The Polish Senate has vetoed the expansion of the Hungarian MOL because the company is controlled by Russia

The Polish Senate has accepted a new law preventing the Hungarian MOL from buying 417 Lotos petrol stations in Poland. The two companies signed an agreement on the issue in January, but Poland’s upper house of law vetoed it.

A huge business plan in danger

According Piac es Profit, Hungarian MOL announced on January 12 that it had signed a $610 million agreement for the purchase of 417 service stations in Poland. The seller was Grupa Lotos SA. Had the deal gone through, MOL could have become the third largest fuel retail company in Poland. They said then that the precondition for the deal was the green light from the European Commission for the merger of Lotos and PKN Orlen. The commission earlier cleared that it would only allow the merger if Lotos sold at least 80% of its gas stations to avoid creating a monopoly. Furthermore, Lotos had to sell its shares (30 pc) in the Gdansk oil refinery.

The Senate of Poland vetoed this business plan.

They agreed to a change in the law that made it impossible to merge Orlen and Lotos. Polish Energy believes that the purpose of the legislation was to block MOL’s expansion into the country. President Tomasz Grodzki said before the Senate session that their original plan was not to sell Lotos gas stations to MOL, a company controlled by Russian money, especially not at the time of an ongoing war between the Russia and Ukraine.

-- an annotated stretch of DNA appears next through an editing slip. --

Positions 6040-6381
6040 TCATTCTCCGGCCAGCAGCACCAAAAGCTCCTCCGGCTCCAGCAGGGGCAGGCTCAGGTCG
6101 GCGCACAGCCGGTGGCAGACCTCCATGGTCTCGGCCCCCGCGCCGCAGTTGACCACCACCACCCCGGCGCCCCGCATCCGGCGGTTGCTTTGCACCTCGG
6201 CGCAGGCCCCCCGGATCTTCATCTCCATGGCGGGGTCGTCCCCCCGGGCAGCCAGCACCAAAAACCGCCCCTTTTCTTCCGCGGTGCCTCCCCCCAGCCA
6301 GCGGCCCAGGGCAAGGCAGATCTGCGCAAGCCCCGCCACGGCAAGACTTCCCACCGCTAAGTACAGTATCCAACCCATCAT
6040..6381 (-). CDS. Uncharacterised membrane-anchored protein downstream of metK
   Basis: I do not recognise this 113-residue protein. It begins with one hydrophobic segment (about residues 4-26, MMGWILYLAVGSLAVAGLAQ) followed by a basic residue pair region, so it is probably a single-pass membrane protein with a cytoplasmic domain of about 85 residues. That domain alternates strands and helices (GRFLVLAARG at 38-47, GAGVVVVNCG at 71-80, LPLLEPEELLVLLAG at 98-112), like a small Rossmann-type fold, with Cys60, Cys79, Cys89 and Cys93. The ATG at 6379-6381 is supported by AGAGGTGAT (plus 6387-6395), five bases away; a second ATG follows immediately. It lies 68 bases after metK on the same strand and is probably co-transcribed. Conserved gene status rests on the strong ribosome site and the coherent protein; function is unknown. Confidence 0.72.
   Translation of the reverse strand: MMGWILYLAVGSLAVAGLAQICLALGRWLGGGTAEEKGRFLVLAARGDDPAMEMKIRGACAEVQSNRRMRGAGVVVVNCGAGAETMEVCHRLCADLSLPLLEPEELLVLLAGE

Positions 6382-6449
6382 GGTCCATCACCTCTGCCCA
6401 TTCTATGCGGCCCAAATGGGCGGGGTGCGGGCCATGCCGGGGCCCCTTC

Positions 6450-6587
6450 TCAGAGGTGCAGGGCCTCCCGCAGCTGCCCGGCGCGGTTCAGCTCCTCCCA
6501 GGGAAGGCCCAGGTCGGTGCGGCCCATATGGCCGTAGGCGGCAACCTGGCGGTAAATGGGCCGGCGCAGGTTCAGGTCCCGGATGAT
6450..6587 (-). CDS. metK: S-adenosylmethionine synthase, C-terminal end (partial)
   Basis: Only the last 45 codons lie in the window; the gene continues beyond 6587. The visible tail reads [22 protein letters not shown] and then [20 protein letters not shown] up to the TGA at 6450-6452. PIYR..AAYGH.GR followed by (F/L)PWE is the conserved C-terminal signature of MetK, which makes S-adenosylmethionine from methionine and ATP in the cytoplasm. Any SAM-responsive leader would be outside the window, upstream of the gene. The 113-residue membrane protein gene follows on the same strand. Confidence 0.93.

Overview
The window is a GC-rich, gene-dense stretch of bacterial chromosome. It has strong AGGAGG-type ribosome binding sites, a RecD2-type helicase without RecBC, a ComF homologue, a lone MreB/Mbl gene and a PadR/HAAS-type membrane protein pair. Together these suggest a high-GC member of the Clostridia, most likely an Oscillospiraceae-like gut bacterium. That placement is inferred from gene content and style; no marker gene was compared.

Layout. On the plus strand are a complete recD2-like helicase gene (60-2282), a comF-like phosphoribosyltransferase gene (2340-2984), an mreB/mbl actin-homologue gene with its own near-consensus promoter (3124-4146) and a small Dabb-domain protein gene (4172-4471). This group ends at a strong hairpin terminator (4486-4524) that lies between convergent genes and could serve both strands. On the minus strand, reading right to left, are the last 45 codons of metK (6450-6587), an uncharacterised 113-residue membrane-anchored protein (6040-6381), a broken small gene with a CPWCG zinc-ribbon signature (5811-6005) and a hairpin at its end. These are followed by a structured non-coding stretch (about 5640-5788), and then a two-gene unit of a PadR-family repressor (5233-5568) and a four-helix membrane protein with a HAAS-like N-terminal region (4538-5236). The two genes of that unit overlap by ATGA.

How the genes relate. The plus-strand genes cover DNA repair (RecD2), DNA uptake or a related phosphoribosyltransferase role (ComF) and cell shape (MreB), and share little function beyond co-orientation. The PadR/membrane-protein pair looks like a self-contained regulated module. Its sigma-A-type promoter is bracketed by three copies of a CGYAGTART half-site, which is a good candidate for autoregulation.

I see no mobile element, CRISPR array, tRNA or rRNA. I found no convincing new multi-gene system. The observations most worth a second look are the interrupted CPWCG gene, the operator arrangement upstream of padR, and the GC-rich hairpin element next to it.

Polish Senate thinks Russians behind MOL?

Grodzki also said Hungary’s behavior regarding the conflict was strange and incomprehensible. He expressed hope that the lower house of Poland’s bicameral parliament, the Seim, would accept the Senate’s proposal.

Many senators believe that selling gas stations and shares in the Gdansk oil refinery is against the national interest. They added that MOL has close relations with Russia. Government officials and senators from the ruling parties disagreed. Jan Kanthak, deputy minister of the Ministry of State Property, said the merger of the two Polish companies could create an energy giant. This could help diversify oil supply, they argued.

Finally, 53 senators supported, while 45 opposed the proposal. Opposition senators stressed after the vote that they had succeeded in suspending the purchase of Lotos from Hungary and the Russians who supported them.

Read alsoOil embargo against Russia: great relief for Hungary

Source: Piac es Profit

Laura T. Thrasher